Good thing comes to he who waited

Stronach's decision to skip Derby pays off with big victory

Owner

May 21, 2000|By Christian Ewell | Christian Ewell,SUN STAFF

The smile sat beneath the thinning gray hair on Frank Stronach's head, sharing space with the red veins that lined his cheeks.

The smile, on display yesterday after his horse, Red Bullet, won the Preakness, said one thing: Nothing beats vindication, especially when it comes with one of the jewels of the Triple Crown. It was Stronach's second victory of the type, after Touch Gold's 1997 Belmont Stakes triumph."What went through my mind was that I'd made the right decision because I always knew this was a great horse," Stronach, 67, said of the moment his horse crossed the finish line, 3 3/4 lengths ahead of the second-place finisher, Kentucky Derby winner and alleged juggernaut Fusaichi Pegasus.

Red Bullet and "Pegasus" swapped places after being in the 1-2 positions on April 15 at the Wood Memorial in New York. On that day, Stronach and trainer Joe Orseno watched their horse falter in the latter moments, with the colt losing 16 pounds by the time the race was over.

The Kentucky Derby only comes once, but the Stronach group decided it was something that a weakened Red Bullet needed to skip.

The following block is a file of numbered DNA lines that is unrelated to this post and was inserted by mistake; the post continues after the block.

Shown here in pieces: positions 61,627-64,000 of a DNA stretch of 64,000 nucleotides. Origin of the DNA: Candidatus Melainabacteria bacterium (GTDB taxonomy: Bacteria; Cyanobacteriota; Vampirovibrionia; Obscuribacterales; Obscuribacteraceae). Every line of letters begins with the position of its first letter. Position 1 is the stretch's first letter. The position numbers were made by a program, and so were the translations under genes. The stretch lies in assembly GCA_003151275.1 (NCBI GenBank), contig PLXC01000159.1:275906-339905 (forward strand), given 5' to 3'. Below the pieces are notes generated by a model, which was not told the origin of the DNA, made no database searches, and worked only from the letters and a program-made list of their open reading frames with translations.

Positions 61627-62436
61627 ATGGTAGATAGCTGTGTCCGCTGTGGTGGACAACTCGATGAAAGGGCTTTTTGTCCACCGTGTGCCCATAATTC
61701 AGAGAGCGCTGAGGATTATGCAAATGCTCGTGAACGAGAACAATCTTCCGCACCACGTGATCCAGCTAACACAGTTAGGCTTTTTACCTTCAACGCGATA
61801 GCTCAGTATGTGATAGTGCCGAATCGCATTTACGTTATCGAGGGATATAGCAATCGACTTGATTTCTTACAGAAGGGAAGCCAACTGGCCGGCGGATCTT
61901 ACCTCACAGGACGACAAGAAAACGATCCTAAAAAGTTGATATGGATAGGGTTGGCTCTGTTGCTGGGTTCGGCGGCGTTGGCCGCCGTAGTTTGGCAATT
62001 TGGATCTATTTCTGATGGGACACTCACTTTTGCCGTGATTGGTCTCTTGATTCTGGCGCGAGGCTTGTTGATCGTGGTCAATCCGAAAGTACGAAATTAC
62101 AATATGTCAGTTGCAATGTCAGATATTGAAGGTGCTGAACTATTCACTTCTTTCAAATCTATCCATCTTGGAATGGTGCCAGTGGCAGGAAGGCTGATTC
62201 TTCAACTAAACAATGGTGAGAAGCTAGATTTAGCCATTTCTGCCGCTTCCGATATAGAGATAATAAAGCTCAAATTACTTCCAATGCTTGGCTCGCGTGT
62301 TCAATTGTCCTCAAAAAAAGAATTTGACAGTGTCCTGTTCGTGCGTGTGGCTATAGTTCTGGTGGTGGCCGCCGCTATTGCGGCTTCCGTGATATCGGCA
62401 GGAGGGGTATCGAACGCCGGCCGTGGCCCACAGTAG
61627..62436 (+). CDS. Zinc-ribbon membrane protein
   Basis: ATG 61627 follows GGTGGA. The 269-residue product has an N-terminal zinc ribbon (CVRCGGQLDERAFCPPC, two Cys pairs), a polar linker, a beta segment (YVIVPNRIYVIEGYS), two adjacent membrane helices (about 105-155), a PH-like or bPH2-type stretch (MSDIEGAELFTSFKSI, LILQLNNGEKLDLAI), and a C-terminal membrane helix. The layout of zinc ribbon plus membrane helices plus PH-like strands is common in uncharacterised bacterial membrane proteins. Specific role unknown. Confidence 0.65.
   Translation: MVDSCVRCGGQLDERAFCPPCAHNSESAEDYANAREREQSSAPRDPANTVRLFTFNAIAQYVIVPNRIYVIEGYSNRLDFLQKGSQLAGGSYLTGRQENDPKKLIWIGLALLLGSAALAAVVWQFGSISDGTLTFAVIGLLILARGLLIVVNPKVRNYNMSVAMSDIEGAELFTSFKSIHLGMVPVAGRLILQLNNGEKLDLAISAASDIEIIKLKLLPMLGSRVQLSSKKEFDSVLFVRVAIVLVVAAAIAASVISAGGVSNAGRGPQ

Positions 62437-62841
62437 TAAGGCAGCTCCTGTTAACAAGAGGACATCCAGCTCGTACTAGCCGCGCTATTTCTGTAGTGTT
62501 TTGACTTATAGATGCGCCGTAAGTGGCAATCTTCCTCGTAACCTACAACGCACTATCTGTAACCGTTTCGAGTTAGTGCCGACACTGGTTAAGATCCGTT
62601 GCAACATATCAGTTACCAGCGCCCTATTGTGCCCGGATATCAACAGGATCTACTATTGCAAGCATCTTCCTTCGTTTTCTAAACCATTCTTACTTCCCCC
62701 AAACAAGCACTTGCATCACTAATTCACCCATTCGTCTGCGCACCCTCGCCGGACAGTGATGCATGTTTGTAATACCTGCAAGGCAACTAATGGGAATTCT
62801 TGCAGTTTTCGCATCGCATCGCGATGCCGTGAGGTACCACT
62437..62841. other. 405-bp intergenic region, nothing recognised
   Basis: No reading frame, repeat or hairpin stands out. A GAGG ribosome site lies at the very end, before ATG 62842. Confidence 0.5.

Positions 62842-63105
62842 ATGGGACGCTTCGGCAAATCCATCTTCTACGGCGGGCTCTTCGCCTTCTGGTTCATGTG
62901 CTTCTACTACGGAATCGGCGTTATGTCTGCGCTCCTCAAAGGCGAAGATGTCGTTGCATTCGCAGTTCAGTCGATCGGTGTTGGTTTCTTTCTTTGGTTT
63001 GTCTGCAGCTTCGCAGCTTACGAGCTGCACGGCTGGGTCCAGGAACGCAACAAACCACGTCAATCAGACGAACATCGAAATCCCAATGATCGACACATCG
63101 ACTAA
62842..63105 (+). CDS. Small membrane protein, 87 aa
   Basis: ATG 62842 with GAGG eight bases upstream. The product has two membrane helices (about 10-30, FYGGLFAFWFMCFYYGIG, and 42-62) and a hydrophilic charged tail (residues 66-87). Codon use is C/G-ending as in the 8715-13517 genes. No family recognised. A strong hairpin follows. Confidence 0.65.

Half an hour after the Wood Memorial, Stronach said his heart said, "`Gee, it would be nice to go to the Derby,' but my head said, `No way.'""Give Frank Stronach all the credit you can," Orseno said. "It was a tough decision to pass on the Kentucky Derby, but we knew we had a horse with a lot of talent and we had to pick our spot."

Stronach, a native of Austria, always has known how to pick his spots, and left his home country in his early 20s. "I wanted to see the world," he said.

He started as a dishwasher at a Toronto hospital, then eventually parlayed his involvement in the tool-and-die business into a billion-dollar empire driven by an auto parts company, Magna International.

He lives in Switzerland but has several breeding farms across North America as well as racetracks, including Santa Anita, Gulfstream Park and, most recently, Bay Meadows in Northern California.

His penchant for purchasing tracks prompted tongue-in-cheek speculation that he would try his hand at running Pimlico. "Ah, I've just been kidding a little, you know," he said.

With more than 60,000 employees stretched across several industries, Stronach delegates considerable responsibility for the breeding operation to his 31-year-old son, Andy.

Andy Stronach said his father's strength has been his willingness to let people do their jobs. Orseno echoed that thought.

"I do my job," Orseno said. "He knows that I care, and he really appreciates what I do."

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